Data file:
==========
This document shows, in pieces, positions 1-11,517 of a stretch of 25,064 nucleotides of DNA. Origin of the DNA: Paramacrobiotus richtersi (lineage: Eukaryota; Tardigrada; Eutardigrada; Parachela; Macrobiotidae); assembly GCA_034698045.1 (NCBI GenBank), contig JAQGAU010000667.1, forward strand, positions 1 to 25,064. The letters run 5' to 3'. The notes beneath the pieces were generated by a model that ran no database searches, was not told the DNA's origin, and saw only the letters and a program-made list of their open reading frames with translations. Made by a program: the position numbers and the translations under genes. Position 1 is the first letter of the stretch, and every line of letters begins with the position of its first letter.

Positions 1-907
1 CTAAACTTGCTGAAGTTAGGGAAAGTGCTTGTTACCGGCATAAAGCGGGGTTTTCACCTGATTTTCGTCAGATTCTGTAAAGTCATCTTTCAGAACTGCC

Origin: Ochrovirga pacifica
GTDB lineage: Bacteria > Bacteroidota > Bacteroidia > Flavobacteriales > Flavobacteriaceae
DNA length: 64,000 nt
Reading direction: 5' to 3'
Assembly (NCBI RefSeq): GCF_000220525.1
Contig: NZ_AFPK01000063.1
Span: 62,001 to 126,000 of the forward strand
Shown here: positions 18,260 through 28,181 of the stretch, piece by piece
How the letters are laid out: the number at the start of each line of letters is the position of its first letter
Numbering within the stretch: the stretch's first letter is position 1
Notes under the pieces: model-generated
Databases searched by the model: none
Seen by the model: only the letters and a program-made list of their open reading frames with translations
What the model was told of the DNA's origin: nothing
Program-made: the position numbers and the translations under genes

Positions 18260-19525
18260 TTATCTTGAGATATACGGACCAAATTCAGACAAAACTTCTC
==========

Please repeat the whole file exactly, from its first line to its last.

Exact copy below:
This document shows, in pieces, positions 1-11,517 of a stretch of 25,064 nucleotides of DNA. Origin of the DNA: Paramacrobiotus richtersi (lineage: Eukaryota; Tardigrada; Eutardigrada; Parachela; Macrobiotidae); assembly GCA_034698045.1 (NCBI GenBank), contig JAQGAU010000667.1, forward strand, positions 1 to 25,064. The letters run 5' to 3'. The notes beneath the pieces were generated by a model that ran no database searches, was not told the DNA's origin, and saw only the letters and a program-made list of their open reading frames with translations. Made by a program: the position numbers and the translations under genes. Position 1 is the first letter of the stretch, and every line of letters begins with the position of its first letter.

Positions 1-907
1 CTAAACTTGCTGAAGTTAGGGAAAGTGCTTGTTACCGGCATAAAGCGGGGTTTTCACCTGATTTTCGTCAGATTCTGTAAAGTCATCTTTCAGAACTGCC

Origin: Ochrovirga pacifica
GTDB lineage: Bacteria > Bacteroidota > Bacteroidia > Flavobacteriales > Flavobacteriaceae
DNA length: 64,000 nt
Reading direction: 5' to 3'
Assembly (NCBI RefSeq): GCF_000220525.1
Contig: NZ_AFPK01000063.1
Span: 62,001 to 126,000 of the forward strand
Shown here: positions 18,260 through 28,181 of the stretch, piece by piece
How the letters are laid out: the number at the start of each line of letters is the position of its first letter
Numbering within the stretch: the stretch's first letter is position 1
Notes under the pieces: model-generated
Databases searched by the model: none
Seen by the model: only the letters and a program-made list of their open reading frames with translations
What the model was told of the DNA's origin: nothing
Program-made: the position numbers and the translations under genes

Positions 18260-19525
18260 TTATCTTGAGATATACGGACCAAATTCAGACAAAACTTCTC